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The PSNet Collection: All Content

The AHRQ PSNet Collection comprises an extensive selection of resources relevant to the patient safety community. These resources come in a variety of formats, including literature, research, tools, and Web sites. Resources are identified using the National Library of Medicine’s Medline database, various news and content aggregators, and the expertise of the AHRQ PSNet editorial and technical teams.

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Displaying 1 - 20 of 22 Results
Baluyot A, McNeill C, Wiers S. Patient Safety. 2022;4:18-25.
Transitions from hospital to skilled nursing facilities (SNF) remain a patient safety challenge. This quality improvement (QI) project included development of a structured handoff tool to decrease the wait time for receipt of controlled medications and intravenous (IV) antibiotics and time to medication administration. The project demonstrated significant improvements in both aims and can be replicated in other SNFs.
Perspective on Safety November 16, 2022

Dr. Pascale Carayon, PhD, is a professor emerita in the Department of Industrial and Systems Engineering and the founding director of the Wisconsin Institute for Healthcare Systems Engineering (WIHSE). Dr. Nicole Werner, PhD, is an associate professor in the Department of Health and Wellness Design at the Indiana University School of Public Health-Bloomington. We spoke with both of them about the role of human factors engineering has in improving healthcare delivery and its role in patient safety.

Shah AS, Hollingsworth EK, Shotwell MS, et al. J Am Geriatr Soc. 2022;70:1180-1189.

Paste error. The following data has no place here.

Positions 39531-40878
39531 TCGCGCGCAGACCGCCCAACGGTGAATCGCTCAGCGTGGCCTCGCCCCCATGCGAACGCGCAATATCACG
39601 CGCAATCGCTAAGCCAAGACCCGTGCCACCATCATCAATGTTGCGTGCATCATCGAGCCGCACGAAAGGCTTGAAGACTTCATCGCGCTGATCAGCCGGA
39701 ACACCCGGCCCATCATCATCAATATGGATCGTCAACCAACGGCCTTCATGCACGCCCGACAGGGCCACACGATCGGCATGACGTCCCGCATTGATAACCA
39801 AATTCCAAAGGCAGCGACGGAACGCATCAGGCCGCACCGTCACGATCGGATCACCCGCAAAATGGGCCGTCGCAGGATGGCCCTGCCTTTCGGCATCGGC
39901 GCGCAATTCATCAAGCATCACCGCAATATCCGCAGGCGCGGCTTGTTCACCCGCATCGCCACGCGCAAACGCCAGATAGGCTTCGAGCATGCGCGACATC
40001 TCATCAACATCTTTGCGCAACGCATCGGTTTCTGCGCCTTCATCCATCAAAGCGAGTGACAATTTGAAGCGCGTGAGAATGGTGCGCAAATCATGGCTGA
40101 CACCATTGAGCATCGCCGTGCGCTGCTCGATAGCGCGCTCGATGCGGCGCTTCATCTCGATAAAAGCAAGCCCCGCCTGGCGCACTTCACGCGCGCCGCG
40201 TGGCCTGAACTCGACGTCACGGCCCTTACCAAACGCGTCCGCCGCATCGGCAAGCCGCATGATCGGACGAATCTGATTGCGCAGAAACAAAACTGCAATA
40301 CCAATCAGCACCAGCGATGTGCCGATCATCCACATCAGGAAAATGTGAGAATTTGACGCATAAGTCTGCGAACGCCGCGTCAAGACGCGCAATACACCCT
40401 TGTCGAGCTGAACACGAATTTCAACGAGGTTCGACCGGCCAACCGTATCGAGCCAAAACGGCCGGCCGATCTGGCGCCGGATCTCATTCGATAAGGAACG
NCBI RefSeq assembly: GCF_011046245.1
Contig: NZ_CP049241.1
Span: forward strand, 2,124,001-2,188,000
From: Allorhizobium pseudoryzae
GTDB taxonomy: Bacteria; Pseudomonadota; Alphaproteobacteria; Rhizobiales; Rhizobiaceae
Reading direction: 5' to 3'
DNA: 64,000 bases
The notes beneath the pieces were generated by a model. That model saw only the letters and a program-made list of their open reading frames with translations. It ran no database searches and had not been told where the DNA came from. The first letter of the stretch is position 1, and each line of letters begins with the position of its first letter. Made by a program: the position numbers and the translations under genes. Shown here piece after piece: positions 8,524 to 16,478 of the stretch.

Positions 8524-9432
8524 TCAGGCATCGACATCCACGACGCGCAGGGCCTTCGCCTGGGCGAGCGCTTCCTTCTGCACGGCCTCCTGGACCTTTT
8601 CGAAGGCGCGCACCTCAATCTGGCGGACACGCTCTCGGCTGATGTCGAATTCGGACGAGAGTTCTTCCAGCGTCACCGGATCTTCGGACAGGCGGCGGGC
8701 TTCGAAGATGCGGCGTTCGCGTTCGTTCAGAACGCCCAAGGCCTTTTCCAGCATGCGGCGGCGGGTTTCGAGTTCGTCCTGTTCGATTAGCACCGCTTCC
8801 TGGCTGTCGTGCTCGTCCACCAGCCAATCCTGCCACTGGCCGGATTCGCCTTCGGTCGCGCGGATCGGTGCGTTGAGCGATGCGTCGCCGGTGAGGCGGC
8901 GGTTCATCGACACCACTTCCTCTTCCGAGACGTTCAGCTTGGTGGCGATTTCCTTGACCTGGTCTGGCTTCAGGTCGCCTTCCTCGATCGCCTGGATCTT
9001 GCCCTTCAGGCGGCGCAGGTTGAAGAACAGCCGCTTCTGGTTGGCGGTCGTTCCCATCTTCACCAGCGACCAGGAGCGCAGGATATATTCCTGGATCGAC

Medication reconciliations, including conducting a best possible medication history (BPMH), may occur multiple times during a hospital stay, especially at admission and discharge. By conducting BPMH analysis of 372 hospitalized older adults taking at least 5 medications at admission, researchers found that nearly 90% had at least one discrepancy. Lower age, total prehospital medication count, and admission from a non-home setting were statistically associated with more discrepancies.
Patient Safety Primer April 21, 2021
Nurses play a critical role in patient safety through their constant presence at the patient's bedside. However, staffing issues and suboptimal working conditions can impede a nurse’s ability to detect and prevent adverse events.
Achilleos M, McEwen J, Hoesly M, et al. Am J Health Syst Pharm. 2020;77.
Pharmacists are critical to ensuring safe transitions between acute care and skilled nursing facilities (SNFs). This retrospective study evaluated the frequency of missed doses of high-risk medications after hospital-to-SNF transfers and found that 60% of first doses of high-risk medications were given after the scheduled administration time. After implementation of a medication order process including pharmacist-led medication reconciliation, the average delay in medication administration decreased significantly. 
Patient Safety Primer September 7, 2019